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Quibdo, Colombia (1648- )

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Quibdo is the capital of the Department of Choco in Colombia.  In 2008 the city had a population of 109,000 people. The population of the Choco region is overwhelmingly Afro-Colombian due to the history of slavery in the area. The city is somewhat isolated and is located close to the Atrato River. A 25 minute plane ride separates the city from Medellin, one of the largest cities in Colombia. Although Quibdo is a large city by Colombian standards, only the center of the city has concrete buildings and paved streets.  Most people in the city live in shacks made from wood or iron and live on dirt roads. Due to an inadequate water and sewage system the area experiences both drought, when the stored water supply is depleted, and flooding during times of heavy rains.   

The history of the department of Choco and Quibdo dates back to the 16th century. Spanish explorers had known gold existed in the Choco region as early as 1511. Indigenous people were first used as slaves to mine for the Spanish but when disease and extremely difficult working conditions wiped out most of them, slaves from Africa were imported to become the major labor source in the mines.  Eventually so many slaves were brought to the area that by the early 1600s, most of the people in the region were of African origin.  Even today persons of African ancestry make up 84 percent of the population in the region.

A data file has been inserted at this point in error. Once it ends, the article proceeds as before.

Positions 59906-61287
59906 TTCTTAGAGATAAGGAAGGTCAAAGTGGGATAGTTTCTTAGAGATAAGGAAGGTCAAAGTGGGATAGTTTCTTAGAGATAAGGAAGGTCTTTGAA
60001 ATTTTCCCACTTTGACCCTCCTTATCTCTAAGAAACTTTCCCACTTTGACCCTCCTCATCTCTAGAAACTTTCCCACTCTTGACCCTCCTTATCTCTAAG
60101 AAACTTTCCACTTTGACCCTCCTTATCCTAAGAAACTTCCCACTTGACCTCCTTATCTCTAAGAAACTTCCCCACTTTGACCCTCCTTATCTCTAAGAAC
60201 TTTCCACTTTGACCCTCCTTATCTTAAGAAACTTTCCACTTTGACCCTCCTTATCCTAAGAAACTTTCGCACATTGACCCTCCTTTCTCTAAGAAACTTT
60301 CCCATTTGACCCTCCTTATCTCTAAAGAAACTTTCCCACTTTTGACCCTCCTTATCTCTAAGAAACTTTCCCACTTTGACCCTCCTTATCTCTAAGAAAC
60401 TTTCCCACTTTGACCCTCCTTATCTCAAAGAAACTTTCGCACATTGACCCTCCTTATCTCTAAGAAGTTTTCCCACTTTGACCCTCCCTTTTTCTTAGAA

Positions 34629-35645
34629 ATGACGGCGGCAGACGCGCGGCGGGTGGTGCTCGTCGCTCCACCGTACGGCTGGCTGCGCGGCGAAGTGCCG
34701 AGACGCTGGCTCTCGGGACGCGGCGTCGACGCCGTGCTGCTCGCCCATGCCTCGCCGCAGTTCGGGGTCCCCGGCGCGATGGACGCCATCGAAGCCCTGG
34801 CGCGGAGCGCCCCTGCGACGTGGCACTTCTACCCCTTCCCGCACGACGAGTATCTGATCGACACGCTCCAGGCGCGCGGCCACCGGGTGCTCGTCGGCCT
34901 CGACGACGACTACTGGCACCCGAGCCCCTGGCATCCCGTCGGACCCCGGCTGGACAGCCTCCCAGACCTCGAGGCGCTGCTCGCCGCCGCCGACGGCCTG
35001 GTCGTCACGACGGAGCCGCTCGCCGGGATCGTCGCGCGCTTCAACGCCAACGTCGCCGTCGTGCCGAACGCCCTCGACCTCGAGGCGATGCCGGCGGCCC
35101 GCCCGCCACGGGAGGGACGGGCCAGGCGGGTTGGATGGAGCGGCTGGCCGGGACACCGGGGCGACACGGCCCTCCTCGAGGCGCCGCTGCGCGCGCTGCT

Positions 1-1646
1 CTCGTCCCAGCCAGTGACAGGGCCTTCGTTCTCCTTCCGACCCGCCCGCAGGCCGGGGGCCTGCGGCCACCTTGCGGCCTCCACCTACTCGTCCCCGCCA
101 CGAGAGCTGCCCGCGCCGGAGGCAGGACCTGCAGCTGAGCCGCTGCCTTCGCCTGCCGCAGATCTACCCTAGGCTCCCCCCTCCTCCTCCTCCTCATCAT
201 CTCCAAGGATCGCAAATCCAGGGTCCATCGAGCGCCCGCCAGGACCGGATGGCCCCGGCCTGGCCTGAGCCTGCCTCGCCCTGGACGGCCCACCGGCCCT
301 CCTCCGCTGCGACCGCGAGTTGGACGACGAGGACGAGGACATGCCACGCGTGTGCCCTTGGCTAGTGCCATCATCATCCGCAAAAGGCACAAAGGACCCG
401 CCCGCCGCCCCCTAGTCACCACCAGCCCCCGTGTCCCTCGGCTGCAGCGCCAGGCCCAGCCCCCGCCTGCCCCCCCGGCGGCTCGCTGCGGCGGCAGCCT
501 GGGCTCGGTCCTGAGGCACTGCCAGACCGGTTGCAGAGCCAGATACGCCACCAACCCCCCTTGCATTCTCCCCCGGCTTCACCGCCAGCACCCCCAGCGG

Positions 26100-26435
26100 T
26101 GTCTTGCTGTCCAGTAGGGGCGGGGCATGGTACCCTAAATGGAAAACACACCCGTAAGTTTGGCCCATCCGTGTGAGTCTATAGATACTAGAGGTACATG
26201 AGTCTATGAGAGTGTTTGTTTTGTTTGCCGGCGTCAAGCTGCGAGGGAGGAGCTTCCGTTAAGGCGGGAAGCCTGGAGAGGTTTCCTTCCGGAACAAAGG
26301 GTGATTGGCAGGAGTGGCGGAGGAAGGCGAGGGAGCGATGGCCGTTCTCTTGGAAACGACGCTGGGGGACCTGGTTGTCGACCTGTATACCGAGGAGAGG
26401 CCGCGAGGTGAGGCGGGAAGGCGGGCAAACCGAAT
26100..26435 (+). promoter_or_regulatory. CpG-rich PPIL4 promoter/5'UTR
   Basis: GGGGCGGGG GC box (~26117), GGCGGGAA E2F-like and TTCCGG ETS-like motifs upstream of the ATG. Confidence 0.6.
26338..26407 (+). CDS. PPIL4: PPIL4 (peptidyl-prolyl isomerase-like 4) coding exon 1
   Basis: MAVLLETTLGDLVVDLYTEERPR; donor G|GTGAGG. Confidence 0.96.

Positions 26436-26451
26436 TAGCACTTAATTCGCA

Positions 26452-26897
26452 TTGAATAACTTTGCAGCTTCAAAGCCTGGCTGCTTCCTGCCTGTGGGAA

Slavery in Colombia was finally abolished in 1851. Emancipation led to a downturn in the economy as mine owners abandoned the region. Ironically Afro-Colombians in the Choco region found they had relative autonomy in that they produced food and cash crops of their choosing and had political control of the area.  That autonomy ended when the Colombian government in the early 1970s introduced large scale soybean farming in the region.

The history of the city of Quibdo can be traced back to 1648 when the Franciscans, a Catholic religious order, were given land by the Embera Indians. Other Indians opposed the presence of the Catholics in the area and destroyed the city by 1650.  Quibdo was rebuilt in 1654 by Jesuits, led by Pedro Caceres and Francisco de Orta.

In February 1813 Quibdo declared itself independent of Spain. In 1825 it was renamed San Francisco de Quibdo. In 1948 the Colombian government created the Department of Choco and named Quibdo as the capital of the region.  

Contemporary Quibdo and the surrounding Chaco region suffers from violence associated with the Revolutionary Armed Forces of Colombia--People’s Army (FARC) guerrilla group that has been battling the central government since 1964.  Because of the violence and the threat posed by the guerrillas, the city has a small army base.   


Sources:
Paula Newton, Colombia: Bogota, Valle Del Cauca, Zona Cafetera, Tierra Paisa, Magdalena River, Cartagena, Caribbean and Pacific Coasts, Eastern Colombia, Llanos, and Selva. S.l.: Viva Network, 2008; Raymond L. Williams, The Colombian Novel, 1844-1987 (Austin: University of Texas Press, 2010); Colombia Travel Guide. "Guide to Quibdo | Colombia Travel Guide." Quibdo, http://www.colombiatravelguide.net/quibdo.html; Minority Rights Group International, "World Directory of Minorities and Indigenous Peoples." Colombia : Afro-Colombians. Minority Rights Group International, http://www.minorityrights.org/5373/colombia/afrocolombians.html#top.

Contributor(s):
Braimah, Ayodale
University of Kansas

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